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It isn’t What you say, It is How you say is called Communication

Posted on June 23rd, 2020

Let’s see look at how you are going to develop trust and influence. Active participation is a communication process that enables you to enhance the way you communicate with your clients and candidates by adjusting your Style of Speaking, Body Language, and Sensory Close to matching the wavelength of your candidate/client. This needs to be done proficiently so that the candidate/client gets a feeling of familiarity with you and Bonding & Rapport can begin. Active participation has three components:

  1. Elements of communication.
  2. Active Listening.
  3. Primary Sensory Dominance.

Imagine a circle, we’ll call it the Communication Pie Graph, now cut that pie into three unequal slices what you have now are the three elements of communication. 55% of the communication pie is called the Physiology, physiology is the body. When someone tells you that your actions speak louder than your words, they are talking about your physiology. 38% of the pie is Tonality, tonality isn’t about the words you say but how you say them. Only 7% of the communication pie is Verbal or the actual words that you use.

So what does all this mean when you deal with your candidates or clients? Well, most people choose their words carefully in an attempt to send a message across, these words only account for 7% of the communication. How you speak those words, your Tonality, Volume, Tempo, Rhythm, and Pitch account for 38% of communication. That is, how you deliver often carries more meaning than the actual words you use, remember mothers admission, don’t speak to me in that tone of voice. The remaining 55% of communication is the result of your Physiology, sometimes referred to as Body Language and includes Facial Expressions, Eye Contact, Posture, Stance, Composure, Movements, and Breathing Patterns. It’s interesting to know that when you are face to face with your client /candidate, over 50% of your message you send them is the result of your non-verbal communication. If I were to ask you, how do you develop rapport when you meet with a client /candidate...? Now, most of you would say, well I would look for some sort of commonality, I look for a picture or a memento in the client office, I look at what they are wearing or I talk about the weather. In this scenario of a face-to-face encounter, content is only 7% of communication. Most of us leave behind and never use 93% of effective communication, effective rapport.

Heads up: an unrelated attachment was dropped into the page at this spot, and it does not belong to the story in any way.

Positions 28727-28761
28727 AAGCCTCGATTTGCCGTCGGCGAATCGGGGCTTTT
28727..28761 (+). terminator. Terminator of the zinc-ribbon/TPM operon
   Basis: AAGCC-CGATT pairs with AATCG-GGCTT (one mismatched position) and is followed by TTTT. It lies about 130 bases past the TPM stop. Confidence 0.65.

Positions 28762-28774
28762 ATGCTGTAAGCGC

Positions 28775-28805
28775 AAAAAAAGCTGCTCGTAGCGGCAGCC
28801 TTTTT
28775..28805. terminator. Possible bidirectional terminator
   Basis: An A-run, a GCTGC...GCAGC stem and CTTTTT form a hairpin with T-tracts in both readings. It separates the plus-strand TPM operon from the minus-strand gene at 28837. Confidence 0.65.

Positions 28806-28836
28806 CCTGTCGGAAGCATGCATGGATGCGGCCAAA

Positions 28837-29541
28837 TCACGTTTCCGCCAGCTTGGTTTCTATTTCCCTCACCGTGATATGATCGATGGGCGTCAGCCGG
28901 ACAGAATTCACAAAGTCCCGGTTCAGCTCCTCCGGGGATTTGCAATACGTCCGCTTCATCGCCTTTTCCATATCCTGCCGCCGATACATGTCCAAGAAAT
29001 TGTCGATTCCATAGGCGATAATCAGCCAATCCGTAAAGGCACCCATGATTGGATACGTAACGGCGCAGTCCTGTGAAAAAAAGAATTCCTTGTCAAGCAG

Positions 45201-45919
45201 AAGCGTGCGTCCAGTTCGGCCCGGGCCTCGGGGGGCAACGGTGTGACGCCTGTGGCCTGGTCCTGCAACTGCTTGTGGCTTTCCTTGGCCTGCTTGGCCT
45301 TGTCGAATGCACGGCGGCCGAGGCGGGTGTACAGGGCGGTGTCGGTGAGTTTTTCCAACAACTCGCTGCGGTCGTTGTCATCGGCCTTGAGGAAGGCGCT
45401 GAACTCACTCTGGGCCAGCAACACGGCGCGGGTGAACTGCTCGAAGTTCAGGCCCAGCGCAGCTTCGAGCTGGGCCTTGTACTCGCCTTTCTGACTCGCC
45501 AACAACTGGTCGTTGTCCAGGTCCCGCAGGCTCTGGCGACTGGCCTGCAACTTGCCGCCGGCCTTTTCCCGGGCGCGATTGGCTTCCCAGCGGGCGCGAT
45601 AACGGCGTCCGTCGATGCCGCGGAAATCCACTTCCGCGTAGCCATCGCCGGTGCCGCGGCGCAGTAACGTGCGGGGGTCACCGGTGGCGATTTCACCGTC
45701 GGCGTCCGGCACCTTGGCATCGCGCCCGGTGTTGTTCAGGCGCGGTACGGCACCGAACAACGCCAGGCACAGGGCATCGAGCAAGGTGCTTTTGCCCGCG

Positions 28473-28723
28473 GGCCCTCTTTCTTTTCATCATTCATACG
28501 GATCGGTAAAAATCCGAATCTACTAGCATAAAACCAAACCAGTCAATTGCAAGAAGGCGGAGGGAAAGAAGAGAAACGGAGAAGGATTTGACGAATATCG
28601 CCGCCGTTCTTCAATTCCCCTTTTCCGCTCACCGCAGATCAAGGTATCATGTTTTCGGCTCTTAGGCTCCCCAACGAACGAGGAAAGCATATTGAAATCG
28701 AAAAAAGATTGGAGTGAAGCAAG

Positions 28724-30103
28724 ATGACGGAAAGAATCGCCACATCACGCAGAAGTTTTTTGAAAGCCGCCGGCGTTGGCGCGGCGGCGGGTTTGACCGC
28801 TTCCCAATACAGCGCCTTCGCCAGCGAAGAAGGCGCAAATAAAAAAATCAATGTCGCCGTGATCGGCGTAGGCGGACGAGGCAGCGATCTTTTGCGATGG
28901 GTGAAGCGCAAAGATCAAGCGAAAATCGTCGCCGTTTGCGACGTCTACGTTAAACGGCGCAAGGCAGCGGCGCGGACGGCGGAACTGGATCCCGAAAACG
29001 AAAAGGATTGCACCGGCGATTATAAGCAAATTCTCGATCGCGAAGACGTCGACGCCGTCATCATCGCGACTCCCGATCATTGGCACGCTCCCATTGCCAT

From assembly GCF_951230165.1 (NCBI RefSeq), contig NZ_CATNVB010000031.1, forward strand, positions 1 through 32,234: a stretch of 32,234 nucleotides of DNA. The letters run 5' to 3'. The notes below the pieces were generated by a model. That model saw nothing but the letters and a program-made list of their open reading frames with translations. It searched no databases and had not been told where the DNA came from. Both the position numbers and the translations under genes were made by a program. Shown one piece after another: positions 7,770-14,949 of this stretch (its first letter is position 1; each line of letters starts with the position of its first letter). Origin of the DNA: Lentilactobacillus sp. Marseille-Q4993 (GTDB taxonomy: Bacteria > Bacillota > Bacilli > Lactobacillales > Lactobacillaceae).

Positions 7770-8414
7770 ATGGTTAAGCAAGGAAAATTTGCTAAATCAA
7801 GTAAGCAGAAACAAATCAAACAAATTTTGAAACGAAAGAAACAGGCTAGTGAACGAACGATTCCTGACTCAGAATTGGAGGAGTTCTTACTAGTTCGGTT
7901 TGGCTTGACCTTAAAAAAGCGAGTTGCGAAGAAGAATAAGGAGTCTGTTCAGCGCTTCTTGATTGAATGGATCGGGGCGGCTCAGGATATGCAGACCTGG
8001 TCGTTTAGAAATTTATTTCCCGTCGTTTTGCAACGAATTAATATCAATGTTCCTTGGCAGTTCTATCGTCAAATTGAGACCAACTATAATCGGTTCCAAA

Let’s examine this 93% of communication Physiology and Tonality. Use this knowledge to empower both your professional selling skills and your life:

55% of the Total Communication is Physiology: How does Physiology enable you to establish Rapport, Well you can control your body, which will in turn control your nervous system. The way you make phone calls will affect the outcome of those calls and your closures. For example: If you are hunched over while talking on the Telephone, head down looking at you’re appointment book. Chances are you may sound depressed while talking to your clients/candidates. Let’s try something, put yourself in a very depressed mood, think of something very very depressing, and look at the way you are standing? You’re probably hunched-over, your shoulders moved forward and head down. Understand that your posture determines the way you feel about your environment. If you were to stand upright, put your shoulders back and chin up, you won’t have the same negative thoughts.